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Articulation & Language Disorders

Articulation disorders (difficulty producing speech sounds) and Language Disorders   ( difficulty understanding language and /or expressing thoughts, feelings and experiences) usually begin in early childhood and if not corrected can affect school performance and become life long challenges.

An evaluation is conducted to determine the particular needs of a child so that goals can be established along with the parents/caregivers.
Therapy sessions for articulation and language are one-on-one private sessions.  Group sessions may be recommended for working on social language skills.  

Business Communication/Voice Improvement
Effective communication is essential for people of all walks of life.  Video feedback is used to help individuals develop and maintain a "winning" voice and successful business communication skills.  An accent reduction program is available to those who wish to minimize or reduce an accent.
The first step is evaluation to determine a client's needs and goals.  Private, one-on-one therapy sessions focus on helping an individual meet his/her particular goals.  Clients are also encouraged to call our phone "practice line" daily in order to practice specific speech or voice patterns.  

Auditory Processing Disorders

Centeral Auditory Processing disorders include difficulty processing spoken 
messages in the absence of a hearing losss.  Individualized therapy and family
 training provides useful strategies to assist the student in 
overcoming difficulties which can adversely affect academic performance.

Comprehensive Stuttering Program
Comprehensive programs are available for all ages.  The goal of therapy is to establish natural sounding speech patterns which allow a person to maintain fluency in everyday speaking situations- including stressful or previously difficult situations.  For older children and adults, computer and video feedback is utilized to shape speech.  For young children, speech is modified through play therapy.  Intensive Fluency Training Classes are conducted in the summer months.  Transfer- Maintenance Groups for Preteens, Teens and Adults meet weekly year round.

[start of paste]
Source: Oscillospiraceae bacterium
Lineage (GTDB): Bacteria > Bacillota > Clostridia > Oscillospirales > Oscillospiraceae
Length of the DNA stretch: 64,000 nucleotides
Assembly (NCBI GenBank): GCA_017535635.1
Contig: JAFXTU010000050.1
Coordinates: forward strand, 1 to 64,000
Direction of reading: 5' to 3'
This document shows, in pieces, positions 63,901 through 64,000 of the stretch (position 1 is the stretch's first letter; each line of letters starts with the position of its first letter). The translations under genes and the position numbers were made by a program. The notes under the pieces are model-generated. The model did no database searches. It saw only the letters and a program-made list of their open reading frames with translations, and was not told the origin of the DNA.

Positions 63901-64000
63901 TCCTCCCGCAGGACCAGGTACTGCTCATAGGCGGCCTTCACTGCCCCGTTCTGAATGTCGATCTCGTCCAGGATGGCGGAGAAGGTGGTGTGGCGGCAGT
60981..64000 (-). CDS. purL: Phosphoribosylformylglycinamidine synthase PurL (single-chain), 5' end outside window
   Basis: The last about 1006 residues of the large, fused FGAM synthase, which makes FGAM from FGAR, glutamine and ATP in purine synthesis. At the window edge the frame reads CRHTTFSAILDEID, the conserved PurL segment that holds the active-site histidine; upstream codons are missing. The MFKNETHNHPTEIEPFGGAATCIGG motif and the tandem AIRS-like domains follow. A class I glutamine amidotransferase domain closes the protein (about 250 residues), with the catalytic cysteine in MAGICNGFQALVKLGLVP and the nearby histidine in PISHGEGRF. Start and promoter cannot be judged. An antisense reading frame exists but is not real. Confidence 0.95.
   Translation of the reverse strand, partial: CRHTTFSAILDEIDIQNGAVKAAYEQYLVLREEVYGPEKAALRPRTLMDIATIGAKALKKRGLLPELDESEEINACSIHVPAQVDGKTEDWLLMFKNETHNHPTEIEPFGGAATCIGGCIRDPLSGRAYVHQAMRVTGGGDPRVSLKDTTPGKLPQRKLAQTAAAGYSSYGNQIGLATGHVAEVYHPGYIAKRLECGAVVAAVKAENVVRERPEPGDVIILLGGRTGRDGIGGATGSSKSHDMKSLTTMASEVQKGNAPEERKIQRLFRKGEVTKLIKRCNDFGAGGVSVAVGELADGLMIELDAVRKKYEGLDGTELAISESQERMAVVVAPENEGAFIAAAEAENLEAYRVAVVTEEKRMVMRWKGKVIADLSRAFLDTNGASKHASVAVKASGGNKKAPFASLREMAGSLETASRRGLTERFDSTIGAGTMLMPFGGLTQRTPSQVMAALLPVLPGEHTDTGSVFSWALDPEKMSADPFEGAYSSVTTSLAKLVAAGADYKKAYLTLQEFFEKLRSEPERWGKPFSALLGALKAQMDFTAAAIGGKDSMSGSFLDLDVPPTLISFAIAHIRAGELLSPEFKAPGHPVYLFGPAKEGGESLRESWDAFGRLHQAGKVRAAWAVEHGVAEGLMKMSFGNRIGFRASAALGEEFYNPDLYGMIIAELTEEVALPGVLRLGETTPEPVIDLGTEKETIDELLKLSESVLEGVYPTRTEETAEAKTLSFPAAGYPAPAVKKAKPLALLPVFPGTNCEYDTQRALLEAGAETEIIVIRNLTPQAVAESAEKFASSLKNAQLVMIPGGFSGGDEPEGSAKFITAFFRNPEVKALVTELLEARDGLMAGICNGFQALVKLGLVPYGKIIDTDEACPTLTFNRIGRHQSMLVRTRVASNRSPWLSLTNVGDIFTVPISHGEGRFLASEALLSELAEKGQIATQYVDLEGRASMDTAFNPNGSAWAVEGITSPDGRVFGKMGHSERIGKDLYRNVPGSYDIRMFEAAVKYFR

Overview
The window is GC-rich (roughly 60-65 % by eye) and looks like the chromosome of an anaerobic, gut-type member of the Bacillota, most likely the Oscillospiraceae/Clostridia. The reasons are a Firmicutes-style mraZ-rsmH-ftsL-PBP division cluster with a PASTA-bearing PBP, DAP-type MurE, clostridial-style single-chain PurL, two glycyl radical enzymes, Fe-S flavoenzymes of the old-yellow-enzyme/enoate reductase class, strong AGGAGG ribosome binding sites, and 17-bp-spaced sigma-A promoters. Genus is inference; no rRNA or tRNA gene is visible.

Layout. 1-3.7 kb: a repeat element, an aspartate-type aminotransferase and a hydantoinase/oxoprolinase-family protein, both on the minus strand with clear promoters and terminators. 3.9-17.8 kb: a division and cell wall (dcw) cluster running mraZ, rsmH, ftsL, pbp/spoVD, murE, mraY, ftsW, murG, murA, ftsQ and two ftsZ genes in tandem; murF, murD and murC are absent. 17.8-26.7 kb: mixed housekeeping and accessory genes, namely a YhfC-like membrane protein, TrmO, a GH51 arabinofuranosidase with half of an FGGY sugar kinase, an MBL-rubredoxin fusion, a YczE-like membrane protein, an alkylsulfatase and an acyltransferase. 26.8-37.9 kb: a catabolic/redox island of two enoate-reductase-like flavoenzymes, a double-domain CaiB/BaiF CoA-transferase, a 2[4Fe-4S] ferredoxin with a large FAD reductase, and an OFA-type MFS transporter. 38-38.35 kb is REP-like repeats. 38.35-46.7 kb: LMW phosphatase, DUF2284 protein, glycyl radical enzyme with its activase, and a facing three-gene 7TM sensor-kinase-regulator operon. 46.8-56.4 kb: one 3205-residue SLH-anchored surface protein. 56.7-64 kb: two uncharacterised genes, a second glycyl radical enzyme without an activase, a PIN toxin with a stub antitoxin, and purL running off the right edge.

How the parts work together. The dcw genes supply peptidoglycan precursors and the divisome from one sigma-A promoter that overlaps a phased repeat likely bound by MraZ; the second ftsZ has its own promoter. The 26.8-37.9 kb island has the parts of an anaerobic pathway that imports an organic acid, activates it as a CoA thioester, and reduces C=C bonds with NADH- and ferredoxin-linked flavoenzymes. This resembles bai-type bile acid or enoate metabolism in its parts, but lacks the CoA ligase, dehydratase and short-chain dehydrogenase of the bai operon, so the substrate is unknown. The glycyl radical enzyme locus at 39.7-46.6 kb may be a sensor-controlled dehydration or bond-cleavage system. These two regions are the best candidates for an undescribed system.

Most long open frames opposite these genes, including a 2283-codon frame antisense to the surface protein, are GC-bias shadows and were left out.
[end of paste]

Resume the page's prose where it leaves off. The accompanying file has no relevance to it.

Stuttering is a very complex speech disorder which usually begins between the ages of 2 and 5.  Early identification of At Risk Stuttering signs is important before a child begins to view speaking as difficult and himself as a "stutterer."  Although there is no cure for chronic stuttering, adults can learn to successfully control stuttering through the use of fluency targets.


Stuttering is a perplexing and often misunderstood problem.   Most definitions involve dispruptions in speech flow such as repetitions, prolongations, and blocks.  However, there are distinct differences between these disruptions and the normal disfluencies that all speakers experience.

Stuttering may be accompanied by associated behaviors (grimacing & physical tension) and emotional reactions (anticipating a problem, substituting a less desirable word, avoiding speaking situations, feeling embarrassed).

The degree to which people stutter varies widely.  The degree of stuttering will also vary within the individual- often depending on a variety of factors such as the specific speaking situation, particular words the person finds difficult, and how he or she is feeling that day just to name a few.


Despite much research, no single theory satisfactorily explains its cause.  We do know it is not a nervous or personality disorder.  Most experts believe there is a physiological basis- or at least a predisposition to stutter.  Certainly, a child growing up with an unreliable speech system may develop emotional reactions and beliefs about his ability to speak.  He begins to expect himself to stutter and view himself as a "stutterer".  Early intervention can help prevent a lifelong problem.  


There are many important reasons to see a Board Certified Fluency Specialist for stuttering and other fluency disorders.  

  • Specialization in a particular area of speech pathology (just as in the medical world) promotes successful treatment.
  • More experience with a particular problem helps the clinician focus on solutions
  • Studies show that many Speech-Language Pathologists in general practice, for example in schools, say they "feel uncomfortable or even inadequate treating fluency disorders."
  • Most Speech-Language Pathologists graduate with minimal experience working with people who stutter.
  • Stuttering is NOT just about the overt behavior but also about reactions, fears, beliefs.  It is often these underlying thoughts, feelings and behaviors that are of major concern and also the areas that general practice SLPs feel least comfortable with.
  • Another advantage of a specialized program is the ability to share the experiences of on individual or family with another and to enable people to share directly.